There are things on here that I should do – like turning off the internet when I’m writing.  I’ve found using the Pomodoro Technique helpful with that, though – I simply don’t switch out of my writing program for the 25 minutes that I’m writing, and that’s that.  I’m always thankful that I work relatively fast, so even on a bad day when I only get that 25 minutes of focused time, I usually manage somewhere around 1000 words.

Email checking I’m bad on, since my phone alerts me, and if it’s near me, I tend to pick it up and check my inbox.  Twitter and Facebook I only check at the beginning and end of the day (and sometimes not then).

I’m sure I can do things better.  Then, of course, I have a toddler in the house, which means that all plans can go awry in a heartbeat.  I’m just thankful that he’s generally well behaved, non destructive, and that I have family who help me get writing time.

And that said, I’m going to get away from the computer for the morning and the husband and I will take the kid swimming.

 

We’re going to the zoo…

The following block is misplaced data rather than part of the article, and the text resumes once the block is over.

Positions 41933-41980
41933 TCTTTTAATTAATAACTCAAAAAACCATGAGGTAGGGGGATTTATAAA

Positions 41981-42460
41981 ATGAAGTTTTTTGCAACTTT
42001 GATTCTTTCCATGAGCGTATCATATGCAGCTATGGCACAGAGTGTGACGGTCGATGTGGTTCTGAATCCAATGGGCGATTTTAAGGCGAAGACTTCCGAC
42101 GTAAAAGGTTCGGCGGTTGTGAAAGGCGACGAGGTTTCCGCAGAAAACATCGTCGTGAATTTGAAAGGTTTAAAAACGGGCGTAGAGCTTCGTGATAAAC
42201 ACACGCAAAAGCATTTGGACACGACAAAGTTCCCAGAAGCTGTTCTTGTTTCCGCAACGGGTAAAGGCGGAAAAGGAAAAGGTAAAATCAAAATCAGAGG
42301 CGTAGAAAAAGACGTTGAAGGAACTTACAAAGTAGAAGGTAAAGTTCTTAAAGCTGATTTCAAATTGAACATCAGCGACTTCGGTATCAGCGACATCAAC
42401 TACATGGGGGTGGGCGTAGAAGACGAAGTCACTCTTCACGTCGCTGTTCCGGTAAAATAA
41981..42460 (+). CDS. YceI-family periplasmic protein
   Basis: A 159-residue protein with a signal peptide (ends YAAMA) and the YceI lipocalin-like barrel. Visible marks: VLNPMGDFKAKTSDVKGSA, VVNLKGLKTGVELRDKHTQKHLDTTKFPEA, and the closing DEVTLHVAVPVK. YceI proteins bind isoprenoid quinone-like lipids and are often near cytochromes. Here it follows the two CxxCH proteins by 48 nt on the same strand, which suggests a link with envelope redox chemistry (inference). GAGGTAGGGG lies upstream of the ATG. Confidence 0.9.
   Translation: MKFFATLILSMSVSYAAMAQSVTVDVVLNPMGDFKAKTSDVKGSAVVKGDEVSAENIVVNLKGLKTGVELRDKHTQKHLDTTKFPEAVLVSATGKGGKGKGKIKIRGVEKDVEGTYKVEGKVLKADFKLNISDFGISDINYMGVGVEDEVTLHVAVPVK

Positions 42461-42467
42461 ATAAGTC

To celebrate my birthday this week we decided to take the kidlet to the zoo for the first time on Saturday.

I think he was more enamoured of the fact that we went on a bus, train and ferry to get there, and of the other kids at the zoo, than the animals themselves 😉  But he did like the meerkats and some of the small monkeys and he seemed to love the nocturnal house.

And – so cute – on the way home he turned around and asked “Go zoo again?”.  Heh.

I took a bunch of photos that I need to spend some time processing, but here are a few:

 

Kangaroo

Kangaroo who thought it was a cat, sleeping in the pathway.

Cheetah

Cheetah

The past does not equal the future

Writing space

My writing space, as it appeared this week.

 

This has been an odd week.  I have accomplished my writing quota every day, but I am trialling a new medication, and its main effect (apart from decreasing my pain levels, which is awesome) is to make me very tired.  Sleeping at night has been more broken than solid, as well, which is making it a little difficult to do any more than the minimum of work.  Still, this will pass.

Links for the week:

Authenticity: letting the world make its mark on you.